Marshall's effectiveness as a leader did not depend on being the most learned lawyer on the Court; that honor clearly went to Story, who was a one-man publishing industry of legal treatises and commentaries. Marshall, to be sure, possessed a knowledge of legal science equal to his high judicial station, but his peculiar strength was mastery of general principles rather than "technical, or recondite learning." (11) As Story wrote, Marshall "loved to expatiate upon the theory of equity; to gather up the expansive doctrines of commercial jurisprudence; and to give a rational cast even to the most subtile dogmas of the common law." (12) Confident enough in his own abilities and knowledge, he could more than hold his own with those of greater learning. He was not afraid to admit ignorance, to seek enlightenment from the lawyers who argued in his courtroom and from colleagues who sat with him on the bench. Indeed, an engaging intellectual humility allowed Marshall to turn his lack of "juridical learning" to his advantage by acknowledging and deferring to his colleagues' superior knowledge. (13) He earned their trust and respect not by flattery or cajolery but by a genuine desire to draw on their particular expertise. This had the desired effect of making each associate feel as if his views mattered, as if he were an integral part of a common enterprise.

    Marshall's abundant charm, sociability, kindness, and unaffected modesty also served him well. At his behest, the Justices lodged together during Term time. In this informal boardinghouse setting that seamlessly mixed official business with the pleasures of social life, Marshall enjoyed the full play of his captivating personality. Having grown up as the oldest of fifteen children, Marshall was predisposed toward moderation and accommodation, to being agreeable, and willing to suppress his individual will in the interests of achieving familial harmony. These qualities proved useful in managing his "family" of brother Justices.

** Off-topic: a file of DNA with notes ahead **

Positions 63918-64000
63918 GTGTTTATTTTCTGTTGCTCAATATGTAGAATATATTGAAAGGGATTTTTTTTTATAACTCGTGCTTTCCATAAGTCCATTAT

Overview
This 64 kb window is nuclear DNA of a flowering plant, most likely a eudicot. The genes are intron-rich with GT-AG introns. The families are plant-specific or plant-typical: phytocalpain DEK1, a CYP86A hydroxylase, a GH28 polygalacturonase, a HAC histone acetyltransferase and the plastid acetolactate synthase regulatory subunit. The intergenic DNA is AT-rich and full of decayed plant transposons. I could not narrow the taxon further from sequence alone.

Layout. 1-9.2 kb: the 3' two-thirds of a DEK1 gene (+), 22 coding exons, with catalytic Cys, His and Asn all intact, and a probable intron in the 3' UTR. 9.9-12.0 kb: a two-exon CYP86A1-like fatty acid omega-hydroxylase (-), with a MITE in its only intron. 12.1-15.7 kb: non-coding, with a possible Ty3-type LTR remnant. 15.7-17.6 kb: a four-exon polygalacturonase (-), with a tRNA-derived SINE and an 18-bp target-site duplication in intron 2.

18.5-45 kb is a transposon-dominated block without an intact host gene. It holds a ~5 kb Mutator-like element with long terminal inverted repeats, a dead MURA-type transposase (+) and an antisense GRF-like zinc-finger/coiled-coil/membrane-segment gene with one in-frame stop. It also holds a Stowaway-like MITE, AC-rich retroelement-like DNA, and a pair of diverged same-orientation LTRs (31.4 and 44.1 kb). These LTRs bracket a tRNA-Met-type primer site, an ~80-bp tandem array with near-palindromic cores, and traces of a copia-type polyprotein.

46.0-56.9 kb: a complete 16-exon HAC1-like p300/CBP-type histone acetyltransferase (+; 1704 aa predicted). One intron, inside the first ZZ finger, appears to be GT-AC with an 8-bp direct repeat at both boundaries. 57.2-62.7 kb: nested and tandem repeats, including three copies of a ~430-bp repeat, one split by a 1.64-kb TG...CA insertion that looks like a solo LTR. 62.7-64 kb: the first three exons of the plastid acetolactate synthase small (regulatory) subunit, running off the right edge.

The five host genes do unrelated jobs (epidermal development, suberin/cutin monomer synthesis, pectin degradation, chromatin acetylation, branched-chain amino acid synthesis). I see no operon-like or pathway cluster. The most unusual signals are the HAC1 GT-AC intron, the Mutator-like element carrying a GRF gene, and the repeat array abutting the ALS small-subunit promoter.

Marshall was also blessed with a robust physical constitution, formed from a rugged, active youth spent in the salubrious climate of the Virginia Piedmont and strengthened from military service during the War of Independence. He carried with him through life the habits and discipline of a soldier. He remained the light infantry officer, the veteran of the camp and march, who could endure the hardship and discomfort of travel, often in primitive conditions. Supreme Court Justices in those days traveled frequently and far, not only sitting in Washington, but also holding circuit courts throughout the country. Marshall's circuit took him to Raleigh, North Carolina, twice a year. Life on the road took its toll on the Justices' health, but Marshall seemed to thrive on it.

    Marshall literally was always there, never missing a Supreme Court Term in thirty-five years. He was almost always the first Justice to arrive in Washington. Except for being laid up nearly two weeks by an injury from a fall during the 1824 Term, he never missed a day in court. He arrived a few days late for the 1830 Term because of his attendance at the Virginia Convention of 1829. During the 1826 Term he "had a pretty severe attack of the influenza," which did not keep him from attending court. (14) Until his death, Marshall's most serious health crisis occurred in the fall of 1831, when he underwent surgery in Philadelphia for the removal of bladder stones. The operation was a complete success, and he recovered in time to hold his November circuit in Richmond. (15) In 1833, Story reported that the venerable Chief Justice, then seventy-seven, was "in excellent health, never better, and as firm and robust in mind as in body." (16) His daily routine during Term time was to rise early and walk several miles before getting down to...